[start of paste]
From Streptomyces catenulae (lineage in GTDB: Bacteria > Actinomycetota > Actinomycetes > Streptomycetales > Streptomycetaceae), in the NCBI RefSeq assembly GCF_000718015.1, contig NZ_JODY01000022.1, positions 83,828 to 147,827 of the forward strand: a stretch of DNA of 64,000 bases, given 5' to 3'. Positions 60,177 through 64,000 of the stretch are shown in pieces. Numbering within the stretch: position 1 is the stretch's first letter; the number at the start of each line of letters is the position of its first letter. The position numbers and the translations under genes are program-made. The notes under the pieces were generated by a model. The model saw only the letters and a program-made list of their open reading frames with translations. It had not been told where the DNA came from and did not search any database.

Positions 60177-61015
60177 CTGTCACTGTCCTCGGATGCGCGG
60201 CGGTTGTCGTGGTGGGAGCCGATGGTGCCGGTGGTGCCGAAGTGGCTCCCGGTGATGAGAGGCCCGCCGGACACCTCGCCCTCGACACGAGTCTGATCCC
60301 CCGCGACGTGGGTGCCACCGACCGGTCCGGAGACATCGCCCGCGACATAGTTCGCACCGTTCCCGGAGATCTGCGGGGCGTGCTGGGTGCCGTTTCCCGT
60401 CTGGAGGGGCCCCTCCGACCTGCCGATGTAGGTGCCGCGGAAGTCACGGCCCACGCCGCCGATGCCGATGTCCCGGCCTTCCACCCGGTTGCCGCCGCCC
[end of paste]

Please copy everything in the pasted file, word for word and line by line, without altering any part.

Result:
From Streptomyces catenulae (lineage in GTDB: Bacteria > Actinomycetota > Actinomycetes > Streptomycetales > Streptomycetaceae), in the NCBI RefSeq assembly GCF_000718015.1, contig NZ_JODY01000022.1, positions 83,828 to 147,827 of the forward strand: a stretch of DNA of 64,000 bases, given 5' to 3'. Positions 60,177 through 64,000 of the stretch are shown in pieces. Numbering within the stretch: position 1 is the stretch's first letter; the number at the start of each line of letters is the position of its first letter. The position numbers and the translations under genes are program-made. The notes under the pieces were generated by a model. The model saw only the letters and a program-made list of their open reading frames with translations. It had not been told where the DNA came from and did not search any database.

Positions 60177-61015
60177 CTGTCACTGTCCTCGGATGCGCGG
60201 CGGTTGTCGTGGTGGGAGCCGATGGTGCCGGTGGTGCCGAAGTGGCTCCCGGTGATGAGAGGCCCGCCGGACACCTCGCCCTCGACACGAGTCTGATCCC
60301 CCGCGACGTGGGTGCCACCGACCGGTCCGGAGACATCGCCCGCGACATAGTTCGCACCGTTCCCGGAGATCTGCGGGGCGTGCTGGGTGCCGTTTCCCGT
60401 CTGGAGGGGCCCCTCCGACCTGCCGATGTAGGTGCCGCGGAAGTCACGGCCCACGCCGCCGATGCCGATGTCCCGGCCTTCCACCCGGTTGCCGCCGCCC